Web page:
November 15, 2019

Young Church, heed our Holy Father’s call: ‘Make a ruckus!’

CNS Graphic(Editor’s note: “Make a ruckus!” Pope Francis implored young people in his postsynodal apostolic exhortation, “Christus Vivit” or “Christ is Alive!” which was released following the 2018 Synod of Bishops on “young people, the faith and vocational discernment.” Marian University educators Dr. Arthur D. Canales and Mark Erdosy and Ricardo Gonzalez, a teacher at Monsignor Edward Pace High School in Miami, have written a three-part essay based on the exhortation, which is both a letter to young people about their place in the Church and a plea to older adults to offer guidance rather than stifle the enthusiasm of the young. We offer the series as the Archdiocese of Indianapolis prepares to host an estimated 20,000 high school youths, youth ministers, adult chaperones, and youth-serving organizations during the 2019 National Catholic Youth Conference in Indianapolis on Nov. 21-23.

Click to read Part One and Part Two of the series.)

By Dr. Arthur D. Canales, Mark Erdosy and Ricardo Gonzalez (Special to The Criterion)

Part Three: Our tasks as Catholics

The task of integrating “Christus Vivit” is the call of everyone in the Catholic Church who loves young people, but especially those committed to serving young people.

The call from Pope Francis is not “business as usual” in working with young people, but a call to make youth and young adult ministry “more flexible” and inviting (“Christus Vivit,” #204).

For Pope Francis, youth and young adult ministry has to be synodal (#203), meaning, “it should involve ‘journeying together’ that values all the Church’s members, through a process of [collaboration and] co-responsibility” (#206).

This call to reinvigorate and revitalize youth and young adult ministry happened on multiple fronts.

• Bishops and priests: The Holy Father encourages bishops and priests to truly engage young people to become “inspired” (#100) and to avoid “clericalism” (#98).

Priests and bishops are to empower youths to recognize that God loves them, Christ saves them, Jesus is alive, and the Holy Spirit gives them life and purpose. This is done not by being dogmatic, legalistic and moralist, but by humility and simply listening to young people and their concerns (#41, #203).

• Youth ministers and directors of religious education (DREs): Quality youth ministers and competent DREs are already guiding young people in their faith life.

“Christus Vivit” is part of Pope Francis’ larger theological framework on accompaniment, which is a component of Christian discipleship.

Pope Francis expressed the art of accompaniment in a 2103 speech to the bishops of Brazil, and it is further expressed in “Christus Vivit.”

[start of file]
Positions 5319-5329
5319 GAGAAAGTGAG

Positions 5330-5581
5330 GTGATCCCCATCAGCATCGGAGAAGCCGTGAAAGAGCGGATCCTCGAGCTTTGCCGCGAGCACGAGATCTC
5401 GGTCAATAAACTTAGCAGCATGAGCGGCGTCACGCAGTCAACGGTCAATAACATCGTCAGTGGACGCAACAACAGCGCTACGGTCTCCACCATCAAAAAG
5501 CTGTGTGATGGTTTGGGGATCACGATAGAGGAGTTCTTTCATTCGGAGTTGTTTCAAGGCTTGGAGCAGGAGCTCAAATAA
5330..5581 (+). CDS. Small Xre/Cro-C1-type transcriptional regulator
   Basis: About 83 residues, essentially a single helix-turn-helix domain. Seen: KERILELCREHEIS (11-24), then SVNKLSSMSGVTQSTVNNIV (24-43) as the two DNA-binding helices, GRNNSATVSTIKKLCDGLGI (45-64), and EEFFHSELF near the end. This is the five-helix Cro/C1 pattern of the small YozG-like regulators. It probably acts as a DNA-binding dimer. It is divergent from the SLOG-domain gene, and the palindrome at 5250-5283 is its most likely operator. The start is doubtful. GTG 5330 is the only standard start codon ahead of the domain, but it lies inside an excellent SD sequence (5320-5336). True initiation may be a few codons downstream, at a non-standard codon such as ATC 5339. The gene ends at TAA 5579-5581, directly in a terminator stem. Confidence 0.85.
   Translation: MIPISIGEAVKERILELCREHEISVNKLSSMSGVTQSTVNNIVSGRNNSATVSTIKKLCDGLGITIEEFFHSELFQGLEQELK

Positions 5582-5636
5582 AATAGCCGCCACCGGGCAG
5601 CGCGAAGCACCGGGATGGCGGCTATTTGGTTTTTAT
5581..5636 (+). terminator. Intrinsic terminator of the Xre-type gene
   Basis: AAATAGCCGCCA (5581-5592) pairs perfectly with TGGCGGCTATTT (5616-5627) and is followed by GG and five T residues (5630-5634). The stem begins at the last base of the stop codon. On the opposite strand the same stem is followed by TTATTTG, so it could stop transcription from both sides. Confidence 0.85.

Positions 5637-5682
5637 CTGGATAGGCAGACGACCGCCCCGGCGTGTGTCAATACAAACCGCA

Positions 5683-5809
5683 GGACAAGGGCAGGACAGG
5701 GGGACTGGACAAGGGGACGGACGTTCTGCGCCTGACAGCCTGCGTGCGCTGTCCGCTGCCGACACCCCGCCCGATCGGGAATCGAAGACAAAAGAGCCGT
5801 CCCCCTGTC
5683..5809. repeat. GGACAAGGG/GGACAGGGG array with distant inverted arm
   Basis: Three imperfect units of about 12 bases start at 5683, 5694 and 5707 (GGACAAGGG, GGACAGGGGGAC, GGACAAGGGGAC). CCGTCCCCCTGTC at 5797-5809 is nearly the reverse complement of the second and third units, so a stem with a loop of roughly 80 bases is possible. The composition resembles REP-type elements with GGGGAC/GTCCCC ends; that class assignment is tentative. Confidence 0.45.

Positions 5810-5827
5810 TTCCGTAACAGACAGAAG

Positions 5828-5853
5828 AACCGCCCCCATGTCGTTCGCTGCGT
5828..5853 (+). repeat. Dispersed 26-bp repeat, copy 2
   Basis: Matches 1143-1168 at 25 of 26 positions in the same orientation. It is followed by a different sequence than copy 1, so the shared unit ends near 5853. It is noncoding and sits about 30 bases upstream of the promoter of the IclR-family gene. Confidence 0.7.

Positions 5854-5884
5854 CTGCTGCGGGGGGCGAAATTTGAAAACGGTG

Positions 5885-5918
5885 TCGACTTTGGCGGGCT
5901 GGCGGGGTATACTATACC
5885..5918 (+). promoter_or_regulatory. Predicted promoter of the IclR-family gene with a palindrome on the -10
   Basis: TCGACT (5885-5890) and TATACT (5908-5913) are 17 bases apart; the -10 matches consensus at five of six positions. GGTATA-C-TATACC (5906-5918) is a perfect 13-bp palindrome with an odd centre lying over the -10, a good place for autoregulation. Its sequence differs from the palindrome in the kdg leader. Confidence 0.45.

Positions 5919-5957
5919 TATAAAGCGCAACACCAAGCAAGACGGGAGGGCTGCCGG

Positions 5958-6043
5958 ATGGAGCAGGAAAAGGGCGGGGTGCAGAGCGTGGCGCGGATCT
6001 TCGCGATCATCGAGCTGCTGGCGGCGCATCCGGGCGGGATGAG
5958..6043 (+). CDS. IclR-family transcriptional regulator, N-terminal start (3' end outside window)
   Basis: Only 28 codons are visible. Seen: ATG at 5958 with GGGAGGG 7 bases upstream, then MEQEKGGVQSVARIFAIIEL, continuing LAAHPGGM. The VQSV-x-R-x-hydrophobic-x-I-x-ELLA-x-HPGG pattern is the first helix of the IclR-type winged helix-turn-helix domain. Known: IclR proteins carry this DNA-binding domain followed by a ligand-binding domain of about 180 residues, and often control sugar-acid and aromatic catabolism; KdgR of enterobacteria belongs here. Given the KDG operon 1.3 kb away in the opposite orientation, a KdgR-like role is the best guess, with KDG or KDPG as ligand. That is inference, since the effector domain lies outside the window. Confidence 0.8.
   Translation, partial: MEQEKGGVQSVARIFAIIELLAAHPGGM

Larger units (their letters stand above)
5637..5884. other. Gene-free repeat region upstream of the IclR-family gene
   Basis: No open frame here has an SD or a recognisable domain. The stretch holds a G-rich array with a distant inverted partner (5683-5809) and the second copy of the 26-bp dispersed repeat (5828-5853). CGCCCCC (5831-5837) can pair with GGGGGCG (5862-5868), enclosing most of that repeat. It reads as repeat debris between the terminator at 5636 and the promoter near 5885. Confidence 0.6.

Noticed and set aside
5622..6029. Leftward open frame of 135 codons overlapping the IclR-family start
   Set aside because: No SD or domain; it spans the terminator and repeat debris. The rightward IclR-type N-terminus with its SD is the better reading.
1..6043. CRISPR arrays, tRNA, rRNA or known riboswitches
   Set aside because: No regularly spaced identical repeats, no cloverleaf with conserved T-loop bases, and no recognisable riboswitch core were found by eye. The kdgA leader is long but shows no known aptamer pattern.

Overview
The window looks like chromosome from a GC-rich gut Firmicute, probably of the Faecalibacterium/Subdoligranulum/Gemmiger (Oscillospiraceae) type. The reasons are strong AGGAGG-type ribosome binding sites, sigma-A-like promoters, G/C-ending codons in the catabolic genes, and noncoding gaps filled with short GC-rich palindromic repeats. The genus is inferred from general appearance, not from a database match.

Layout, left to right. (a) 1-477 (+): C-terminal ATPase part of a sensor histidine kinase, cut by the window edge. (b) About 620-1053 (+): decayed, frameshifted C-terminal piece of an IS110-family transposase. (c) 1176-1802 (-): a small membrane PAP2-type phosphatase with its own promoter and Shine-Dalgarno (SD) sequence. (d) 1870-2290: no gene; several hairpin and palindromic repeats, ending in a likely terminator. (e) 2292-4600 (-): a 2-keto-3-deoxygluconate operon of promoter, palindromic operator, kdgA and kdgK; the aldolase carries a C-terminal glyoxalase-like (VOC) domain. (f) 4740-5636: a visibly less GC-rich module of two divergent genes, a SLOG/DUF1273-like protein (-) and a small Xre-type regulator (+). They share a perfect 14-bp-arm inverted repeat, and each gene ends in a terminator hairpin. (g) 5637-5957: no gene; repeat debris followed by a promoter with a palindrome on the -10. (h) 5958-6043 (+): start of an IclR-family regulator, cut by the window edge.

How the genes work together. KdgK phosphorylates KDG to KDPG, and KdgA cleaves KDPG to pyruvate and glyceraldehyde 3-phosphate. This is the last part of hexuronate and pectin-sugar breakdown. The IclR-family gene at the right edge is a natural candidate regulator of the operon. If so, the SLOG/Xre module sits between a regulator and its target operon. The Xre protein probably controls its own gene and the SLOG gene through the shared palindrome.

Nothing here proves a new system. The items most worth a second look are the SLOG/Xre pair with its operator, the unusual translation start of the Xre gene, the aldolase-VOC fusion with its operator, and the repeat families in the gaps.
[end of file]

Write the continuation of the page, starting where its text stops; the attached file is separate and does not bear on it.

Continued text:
Pope Francis offers these pastoral recommendations in providing pastoral care to young people: journeying, listening, dialoguing, flexibility, proclaiming love and friendships (#204, #206, #212-215).

For example, don’t just have eucharistic adoration on a Sunday evening for youths and call it youth ministry. Albeit spiritually significant, it is not the only aspect of youth ministry. The Holy Father is calling for a better-rounded, robust and flexible programming that meets young people’s cognitive, social, emotional and spiritual needs.

• Parents and parishioners: The adage “it takes an entire village to raise a child” has probably never been more applicable than today.

Parents and a youth minister cannot raise a good Catholic teenager on their own, they need help—lots of it—from their communities, too.

Pope Francis calls on adults in the parishes to become mentors of young people, to give them an apprenticeship in life. The pope calls it the “art of accompaniment” by adults (“Evangelli Gaudium,” #169; “Christus Vivit,” #242-247). Essentially he is asking Catholic parishioners to involve themselves in the ministry of accompaniment with young people, to journey with them in discovering God, learning from them as they learn from you, and together you will share and live a wonderful and beautiful story.

This is the first time a pope has written an apostolic exhortation on youths and young adults. Therefore, it is significant that the Catholic Church get its resources of time, talent and treasure behind youth and young adult ministry.

The time has never been so ripe to help young people on their journey with faith and life.

Therefore, let all adults encourage young people to “Make a Ruckus!” for God!

(Dr. Arthur D. Canales is associate professor of pastoral theology and ministry at Marian University in Indianapolis and an expert on Catholic youth and young adult ministry. Mark Erdosy is the executive director of the San Damiano Scholars Program at Marian University, and a specialist on discernment and vocation. Dr. Ricardo Gonzalez is a theology teacher at Monsignor Edward Pace Catholic High School in Miami who has more than 20 years of Catholic teaching and youth ministry under his belt. All three have been part of the National Dialogue on Youth and Young Adults since its inception in 2017 and were part of the National Dialogue Conference at Franciscan University of Steubenville in Steubenville, Ohio, this past summer.)

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